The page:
Monday, February 10, 2020
From the TRiP Wire Opinion Desk
(TRiP Wire welcomes readers to submit opinion pieces for publication)
A funny thing happened today when I went looking up the phrase "The Emperor has no clothes". The search (which was totally unrelated to writing of this article) led me to this website in the picture above (I'll include the link at the bottom of this piece). It was funny because, as you can see, the meaning refers to people being "afraid to criticize something or someone because the perceived wisdom of the masses is that the thing or person is good or important."
Jeanine Cummins' book, "American Dirt" is very likely not the 'Masterful" work of literature that Sandra Cisneros claims it is. But because of all the online criticism and media frenzy about the book, it's now a New York Time's Best Seller, and it's #1 this week on the Amazon Charts. Nice job, activists. You made sure this silly little book made it huge when, on its own, it probably would barely have caused a ripple in the literary world. (In other words, this book has no clothes...or a jacket...like the emperor in the phrase above...)
And a whole lot of people are going to benefit from this. A lot of people that you probably didn't want to benefit. Like Cummins, the publisher of the book, and Cisneros, herself. I mean, she stuck to her guns on this. Backing the book 1000% despite all the fuss from Mexican Americans and other Latinos condemning it.
I heard an interview she did on NPR where she sounded so combative, that I thought, damn is this because she refuses to acknowledge an error in judgement on her part? Or is she positioning herself for some future purpose, some kind of gain. Very Machiavellian, Sandra. Nice.
I mean, she even went all passive-aggressive about the Latino critics, essentially saying that they should shut up and read the book, and "if you don't like it" do some introspection about what you are "really upset about" and write poetry. Write POETRY!? (Scratching my head...) Sounded to me like that was meant as a kick in the baby-making area of all the activists out there, who I guess in her mind, tend to be poets who are angry about a whole lot of things that have nothing to do with their oppressors. The publisher of the book will definitely keep this little Mexican American token girl in their pile of AFFIRMATIVE ACTION BOOK DEALS. Fo' sho'. Bravo, Sandra!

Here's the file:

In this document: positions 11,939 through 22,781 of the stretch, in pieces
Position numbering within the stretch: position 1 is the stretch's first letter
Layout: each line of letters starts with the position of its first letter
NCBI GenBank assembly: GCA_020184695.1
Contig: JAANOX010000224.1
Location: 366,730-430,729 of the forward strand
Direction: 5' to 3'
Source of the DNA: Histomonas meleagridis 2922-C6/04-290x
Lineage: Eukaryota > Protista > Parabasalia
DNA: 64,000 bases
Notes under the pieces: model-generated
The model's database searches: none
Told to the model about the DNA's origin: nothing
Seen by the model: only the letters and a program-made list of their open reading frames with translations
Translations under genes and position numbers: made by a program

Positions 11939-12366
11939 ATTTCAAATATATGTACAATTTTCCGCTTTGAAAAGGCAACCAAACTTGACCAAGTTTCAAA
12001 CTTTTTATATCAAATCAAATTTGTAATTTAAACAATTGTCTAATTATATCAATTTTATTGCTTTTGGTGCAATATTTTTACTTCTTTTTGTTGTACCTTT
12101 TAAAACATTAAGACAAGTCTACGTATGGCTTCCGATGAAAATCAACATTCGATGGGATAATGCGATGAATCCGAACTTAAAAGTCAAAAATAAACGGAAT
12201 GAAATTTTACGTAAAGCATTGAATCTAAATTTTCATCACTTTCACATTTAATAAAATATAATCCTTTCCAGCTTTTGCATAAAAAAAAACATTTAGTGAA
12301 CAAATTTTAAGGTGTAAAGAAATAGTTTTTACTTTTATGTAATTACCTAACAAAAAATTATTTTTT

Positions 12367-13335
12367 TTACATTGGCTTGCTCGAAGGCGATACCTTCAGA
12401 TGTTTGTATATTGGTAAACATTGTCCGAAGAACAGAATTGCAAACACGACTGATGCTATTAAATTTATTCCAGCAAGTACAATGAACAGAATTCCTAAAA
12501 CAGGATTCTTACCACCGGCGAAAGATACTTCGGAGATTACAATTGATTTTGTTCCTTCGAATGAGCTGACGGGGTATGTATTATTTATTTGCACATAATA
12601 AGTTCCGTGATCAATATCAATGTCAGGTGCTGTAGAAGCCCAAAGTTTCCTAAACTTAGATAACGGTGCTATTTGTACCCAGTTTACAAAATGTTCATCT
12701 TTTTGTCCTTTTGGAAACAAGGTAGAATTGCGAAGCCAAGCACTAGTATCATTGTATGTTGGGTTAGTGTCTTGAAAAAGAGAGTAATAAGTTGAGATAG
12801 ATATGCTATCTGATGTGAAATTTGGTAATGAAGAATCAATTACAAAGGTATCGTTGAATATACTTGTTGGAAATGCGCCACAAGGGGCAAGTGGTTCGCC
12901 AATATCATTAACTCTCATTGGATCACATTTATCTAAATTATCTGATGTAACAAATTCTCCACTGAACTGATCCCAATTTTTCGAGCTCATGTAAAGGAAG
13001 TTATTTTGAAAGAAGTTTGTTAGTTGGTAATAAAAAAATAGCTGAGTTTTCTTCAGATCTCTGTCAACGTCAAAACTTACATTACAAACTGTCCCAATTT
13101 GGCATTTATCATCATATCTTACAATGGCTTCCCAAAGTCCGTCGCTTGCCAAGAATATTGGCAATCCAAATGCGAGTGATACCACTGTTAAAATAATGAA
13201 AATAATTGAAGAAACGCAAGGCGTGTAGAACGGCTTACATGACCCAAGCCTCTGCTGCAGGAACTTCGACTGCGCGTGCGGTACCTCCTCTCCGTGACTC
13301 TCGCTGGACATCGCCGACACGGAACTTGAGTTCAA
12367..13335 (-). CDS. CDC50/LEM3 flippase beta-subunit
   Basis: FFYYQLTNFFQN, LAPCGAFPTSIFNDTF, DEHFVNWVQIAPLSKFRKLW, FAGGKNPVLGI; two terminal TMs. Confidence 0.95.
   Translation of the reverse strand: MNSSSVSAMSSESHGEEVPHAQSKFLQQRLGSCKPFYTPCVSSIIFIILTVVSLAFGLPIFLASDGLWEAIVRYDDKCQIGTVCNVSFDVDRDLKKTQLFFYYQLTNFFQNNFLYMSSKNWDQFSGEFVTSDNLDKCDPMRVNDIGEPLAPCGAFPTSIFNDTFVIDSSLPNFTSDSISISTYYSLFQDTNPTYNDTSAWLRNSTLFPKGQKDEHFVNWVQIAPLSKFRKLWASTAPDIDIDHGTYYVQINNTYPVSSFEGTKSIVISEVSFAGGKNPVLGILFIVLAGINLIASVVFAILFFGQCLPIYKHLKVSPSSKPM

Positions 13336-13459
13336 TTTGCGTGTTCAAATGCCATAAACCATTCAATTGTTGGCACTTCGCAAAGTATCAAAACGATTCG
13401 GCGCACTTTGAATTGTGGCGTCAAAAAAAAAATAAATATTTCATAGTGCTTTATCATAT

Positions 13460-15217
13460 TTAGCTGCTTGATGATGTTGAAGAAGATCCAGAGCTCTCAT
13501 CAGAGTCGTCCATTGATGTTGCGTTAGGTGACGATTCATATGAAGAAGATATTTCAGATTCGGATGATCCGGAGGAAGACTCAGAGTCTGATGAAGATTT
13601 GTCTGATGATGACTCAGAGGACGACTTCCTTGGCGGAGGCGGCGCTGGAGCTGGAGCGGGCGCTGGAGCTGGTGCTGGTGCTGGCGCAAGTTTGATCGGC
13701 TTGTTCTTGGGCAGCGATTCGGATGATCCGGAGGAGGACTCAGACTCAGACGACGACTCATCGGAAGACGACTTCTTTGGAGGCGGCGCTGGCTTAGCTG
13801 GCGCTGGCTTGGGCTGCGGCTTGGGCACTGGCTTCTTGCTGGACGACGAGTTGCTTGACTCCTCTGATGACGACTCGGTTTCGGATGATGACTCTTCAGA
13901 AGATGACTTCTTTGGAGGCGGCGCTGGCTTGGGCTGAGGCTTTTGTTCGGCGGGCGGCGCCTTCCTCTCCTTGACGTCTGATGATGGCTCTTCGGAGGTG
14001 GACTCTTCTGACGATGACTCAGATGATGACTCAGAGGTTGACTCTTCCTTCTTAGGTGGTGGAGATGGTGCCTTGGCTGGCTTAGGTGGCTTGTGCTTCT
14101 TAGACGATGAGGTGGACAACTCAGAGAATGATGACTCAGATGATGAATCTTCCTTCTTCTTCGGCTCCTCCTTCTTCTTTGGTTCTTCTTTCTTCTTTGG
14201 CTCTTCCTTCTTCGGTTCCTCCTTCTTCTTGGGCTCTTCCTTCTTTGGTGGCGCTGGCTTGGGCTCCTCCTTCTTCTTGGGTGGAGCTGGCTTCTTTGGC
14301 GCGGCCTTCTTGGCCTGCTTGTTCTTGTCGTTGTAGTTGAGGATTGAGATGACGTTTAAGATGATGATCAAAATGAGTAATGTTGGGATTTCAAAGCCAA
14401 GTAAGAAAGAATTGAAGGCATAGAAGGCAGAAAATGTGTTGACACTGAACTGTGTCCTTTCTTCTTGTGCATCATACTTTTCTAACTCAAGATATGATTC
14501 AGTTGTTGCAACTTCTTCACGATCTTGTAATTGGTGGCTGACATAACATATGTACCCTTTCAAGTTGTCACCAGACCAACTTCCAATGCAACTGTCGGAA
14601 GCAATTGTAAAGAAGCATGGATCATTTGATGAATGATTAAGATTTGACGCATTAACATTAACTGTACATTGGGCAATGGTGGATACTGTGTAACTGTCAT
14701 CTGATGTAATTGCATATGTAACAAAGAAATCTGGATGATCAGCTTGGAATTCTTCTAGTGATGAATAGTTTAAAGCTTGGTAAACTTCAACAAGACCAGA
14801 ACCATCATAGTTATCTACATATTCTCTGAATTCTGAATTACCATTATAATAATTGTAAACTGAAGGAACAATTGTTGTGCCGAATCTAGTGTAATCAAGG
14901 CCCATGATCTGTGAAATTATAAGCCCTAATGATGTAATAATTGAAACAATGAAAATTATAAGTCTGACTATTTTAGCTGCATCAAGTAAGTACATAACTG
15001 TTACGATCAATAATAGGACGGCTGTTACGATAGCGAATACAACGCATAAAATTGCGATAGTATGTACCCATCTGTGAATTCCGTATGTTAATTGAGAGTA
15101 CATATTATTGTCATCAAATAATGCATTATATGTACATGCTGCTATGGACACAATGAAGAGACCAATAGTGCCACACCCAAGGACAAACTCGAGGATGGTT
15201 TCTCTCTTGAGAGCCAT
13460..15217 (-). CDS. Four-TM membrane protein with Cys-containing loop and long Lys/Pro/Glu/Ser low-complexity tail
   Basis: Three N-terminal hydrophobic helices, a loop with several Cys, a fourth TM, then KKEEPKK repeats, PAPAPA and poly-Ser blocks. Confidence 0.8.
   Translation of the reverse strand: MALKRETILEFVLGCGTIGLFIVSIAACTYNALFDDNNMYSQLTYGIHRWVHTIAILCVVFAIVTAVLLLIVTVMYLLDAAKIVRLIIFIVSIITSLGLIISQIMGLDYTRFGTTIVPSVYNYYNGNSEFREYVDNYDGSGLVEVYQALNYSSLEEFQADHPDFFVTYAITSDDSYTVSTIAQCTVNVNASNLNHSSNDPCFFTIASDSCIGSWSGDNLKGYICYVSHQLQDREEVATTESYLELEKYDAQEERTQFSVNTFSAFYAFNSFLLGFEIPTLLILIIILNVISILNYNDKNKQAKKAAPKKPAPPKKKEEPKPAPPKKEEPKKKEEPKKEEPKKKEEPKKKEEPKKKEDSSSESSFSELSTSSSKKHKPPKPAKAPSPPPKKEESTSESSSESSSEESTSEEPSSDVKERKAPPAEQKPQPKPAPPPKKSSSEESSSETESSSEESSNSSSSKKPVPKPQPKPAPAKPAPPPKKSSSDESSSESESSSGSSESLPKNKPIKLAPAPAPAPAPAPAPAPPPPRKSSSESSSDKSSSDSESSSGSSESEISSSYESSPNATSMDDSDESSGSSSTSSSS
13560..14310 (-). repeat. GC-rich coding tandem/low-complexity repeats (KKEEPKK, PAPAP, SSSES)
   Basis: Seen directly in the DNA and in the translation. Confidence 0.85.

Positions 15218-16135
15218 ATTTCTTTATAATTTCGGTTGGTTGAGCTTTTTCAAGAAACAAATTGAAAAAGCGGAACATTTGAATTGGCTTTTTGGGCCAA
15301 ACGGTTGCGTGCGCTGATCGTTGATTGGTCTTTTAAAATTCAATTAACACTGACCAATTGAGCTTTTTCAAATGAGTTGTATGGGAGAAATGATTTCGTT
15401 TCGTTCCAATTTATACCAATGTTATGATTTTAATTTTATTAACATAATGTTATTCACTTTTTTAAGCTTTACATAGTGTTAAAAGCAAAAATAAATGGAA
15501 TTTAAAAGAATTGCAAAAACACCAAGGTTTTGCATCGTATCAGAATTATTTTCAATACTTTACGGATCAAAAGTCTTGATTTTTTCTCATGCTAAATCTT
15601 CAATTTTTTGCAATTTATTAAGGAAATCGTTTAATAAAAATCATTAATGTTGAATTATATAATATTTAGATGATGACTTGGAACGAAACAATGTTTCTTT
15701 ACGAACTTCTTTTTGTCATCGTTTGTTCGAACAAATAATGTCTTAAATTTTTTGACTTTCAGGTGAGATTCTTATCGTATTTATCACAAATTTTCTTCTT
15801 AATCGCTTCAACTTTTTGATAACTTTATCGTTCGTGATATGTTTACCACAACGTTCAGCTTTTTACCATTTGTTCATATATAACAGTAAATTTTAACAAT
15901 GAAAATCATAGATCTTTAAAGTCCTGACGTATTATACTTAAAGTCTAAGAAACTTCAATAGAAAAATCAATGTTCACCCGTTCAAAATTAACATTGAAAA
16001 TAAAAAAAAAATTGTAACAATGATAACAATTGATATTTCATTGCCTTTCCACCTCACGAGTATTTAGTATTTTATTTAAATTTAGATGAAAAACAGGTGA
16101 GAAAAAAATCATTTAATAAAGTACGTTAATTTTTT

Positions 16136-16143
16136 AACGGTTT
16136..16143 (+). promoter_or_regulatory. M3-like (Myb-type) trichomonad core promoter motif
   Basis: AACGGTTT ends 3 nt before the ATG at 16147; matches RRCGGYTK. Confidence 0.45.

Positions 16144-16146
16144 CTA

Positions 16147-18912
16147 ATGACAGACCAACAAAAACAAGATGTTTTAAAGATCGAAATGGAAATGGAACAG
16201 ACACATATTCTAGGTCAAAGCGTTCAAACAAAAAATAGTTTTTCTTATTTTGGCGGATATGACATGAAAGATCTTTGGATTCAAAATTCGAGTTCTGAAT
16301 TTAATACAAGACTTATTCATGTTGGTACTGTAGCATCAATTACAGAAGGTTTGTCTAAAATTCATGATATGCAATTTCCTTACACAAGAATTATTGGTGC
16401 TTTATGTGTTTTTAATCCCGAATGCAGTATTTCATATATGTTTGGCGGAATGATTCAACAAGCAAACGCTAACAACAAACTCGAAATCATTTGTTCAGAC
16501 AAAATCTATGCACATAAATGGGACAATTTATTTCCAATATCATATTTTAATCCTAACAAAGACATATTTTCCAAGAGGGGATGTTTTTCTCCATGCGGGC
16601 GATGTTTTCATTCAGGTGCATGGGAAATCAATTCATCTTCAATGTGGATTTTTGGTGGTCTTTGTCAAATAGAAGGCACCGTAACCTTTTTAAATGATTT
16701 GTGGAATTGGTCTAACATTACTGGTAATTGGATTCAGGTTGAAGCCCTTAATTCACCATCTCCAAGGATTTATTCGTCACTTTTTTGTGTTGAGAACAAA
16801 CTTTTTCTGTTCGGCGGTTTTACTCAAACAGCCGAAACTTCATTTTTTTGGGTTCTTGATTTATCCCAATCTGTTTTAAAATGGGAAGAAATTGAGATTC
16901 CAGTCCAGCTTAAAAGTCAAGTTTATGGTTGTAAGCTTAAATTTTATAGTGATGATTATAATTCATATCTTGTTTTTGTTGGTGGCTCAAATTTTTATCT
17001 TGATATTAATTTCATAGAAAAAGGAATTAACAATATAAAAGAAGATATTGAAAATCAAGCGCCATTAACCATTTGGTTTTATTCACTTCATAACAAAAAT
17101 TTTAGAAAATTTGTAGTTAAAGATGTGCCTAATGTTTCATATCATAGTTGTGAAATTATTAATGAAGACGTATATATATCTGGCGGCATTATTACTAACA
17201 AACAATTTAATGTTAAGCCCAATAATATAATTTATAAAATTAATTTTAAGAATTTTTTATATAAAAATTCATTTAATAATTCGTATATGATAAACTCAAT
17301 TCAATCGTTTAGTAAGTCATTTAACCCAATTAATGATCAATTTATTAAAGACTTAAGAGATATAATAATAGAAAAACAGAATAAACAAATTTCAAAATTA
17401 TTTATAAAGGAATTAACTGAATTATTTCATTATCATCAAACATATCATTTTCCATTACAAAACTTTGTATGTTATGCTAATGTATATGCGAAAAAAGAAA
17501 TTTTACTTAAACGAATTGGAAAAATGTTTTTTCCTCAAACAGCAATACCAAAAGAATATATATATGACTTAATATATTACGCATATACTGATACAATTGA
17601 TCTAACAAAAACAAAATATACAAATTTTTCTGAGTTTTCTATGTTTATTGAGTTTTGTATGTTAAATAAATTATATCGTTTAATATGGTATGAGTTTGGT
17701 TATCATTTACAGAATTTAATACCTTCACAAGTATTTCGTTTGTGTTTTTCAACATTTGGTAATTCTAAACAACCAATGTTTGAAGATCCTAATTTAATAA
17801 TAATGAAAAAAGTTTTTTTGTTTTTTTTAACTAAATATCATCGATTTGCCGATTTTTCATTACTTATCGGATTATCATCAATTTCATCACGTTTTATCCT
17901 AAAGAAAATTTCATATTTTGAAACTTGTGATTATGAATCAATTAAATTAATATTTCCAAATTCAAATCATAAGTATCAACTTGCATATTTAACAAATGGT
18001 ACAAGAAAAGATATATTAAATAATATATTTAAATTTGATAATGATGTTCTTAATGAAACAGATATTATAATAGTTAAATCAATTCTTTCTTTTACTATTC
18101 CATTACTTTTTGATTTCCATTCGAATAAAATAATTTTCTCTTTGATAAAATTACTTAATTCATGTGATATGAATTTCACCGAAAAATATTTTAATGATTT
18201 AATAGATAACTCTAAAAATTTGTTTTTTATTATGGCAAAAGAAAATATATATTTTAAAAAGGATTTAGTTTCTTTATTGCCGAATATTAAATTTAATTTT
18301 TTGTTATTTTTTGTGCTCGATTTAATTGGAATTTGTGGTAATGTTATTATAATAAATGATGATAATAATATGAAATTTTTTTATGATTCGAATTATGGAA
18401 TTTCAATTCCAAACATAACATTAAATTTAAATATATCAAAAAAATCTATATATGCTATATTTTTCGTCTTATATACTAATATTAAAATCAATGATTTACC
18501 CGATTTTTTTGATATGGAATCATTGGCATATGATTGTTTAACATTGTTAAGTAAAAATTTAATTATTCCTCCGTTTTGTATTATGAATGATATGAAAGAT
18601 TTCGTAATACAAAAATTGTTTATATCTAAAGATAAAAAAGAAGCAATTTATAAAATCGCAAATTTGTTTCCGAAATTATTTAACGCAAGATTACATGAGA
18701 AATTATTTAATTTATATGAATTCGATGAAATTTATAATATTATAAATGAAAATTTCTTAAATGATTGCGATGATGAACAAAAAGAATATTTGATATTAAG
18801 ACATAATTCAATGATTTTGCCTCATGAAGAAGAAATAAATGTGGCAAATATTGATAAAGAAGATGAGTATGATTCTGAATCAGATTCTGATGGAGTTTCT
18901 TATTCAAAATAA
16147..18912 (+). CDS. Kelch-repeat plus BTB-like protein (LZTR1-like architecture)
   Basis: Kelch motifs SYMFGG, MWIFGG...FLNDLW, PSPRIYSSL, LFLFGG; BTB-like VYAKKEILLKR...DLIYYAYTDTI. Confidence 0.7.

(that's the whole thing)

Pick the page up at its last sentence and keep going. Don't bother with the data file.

Full disclosure, I have not read the book. I tried, but I couldn't get past the first chapter. It's boring a.f. I don't know how Oprah said she was mesmerized from the first word her eyeballs fell on when she opened the book. What kind of trash have you been reading, girl? To hear her say it, it was the most captivating, enthralling story that she just couldn't put down.
Really? It was that good, Oprah? Or were you saying that because you have some deal, some bargain to live up to with the publishers and their industry. After all, you are running an empire, so I get it. It's business, baby. Truly. I'm not being facetious. Business is business. But maybe I see now why some folks on the brown side of the scale saw this reception and said, wait a minute. Something smells fishy a.f. And it's not the stink-filled shirt on my wet back, you know, since I just swam across the slimy Rio Grande River from Mejico.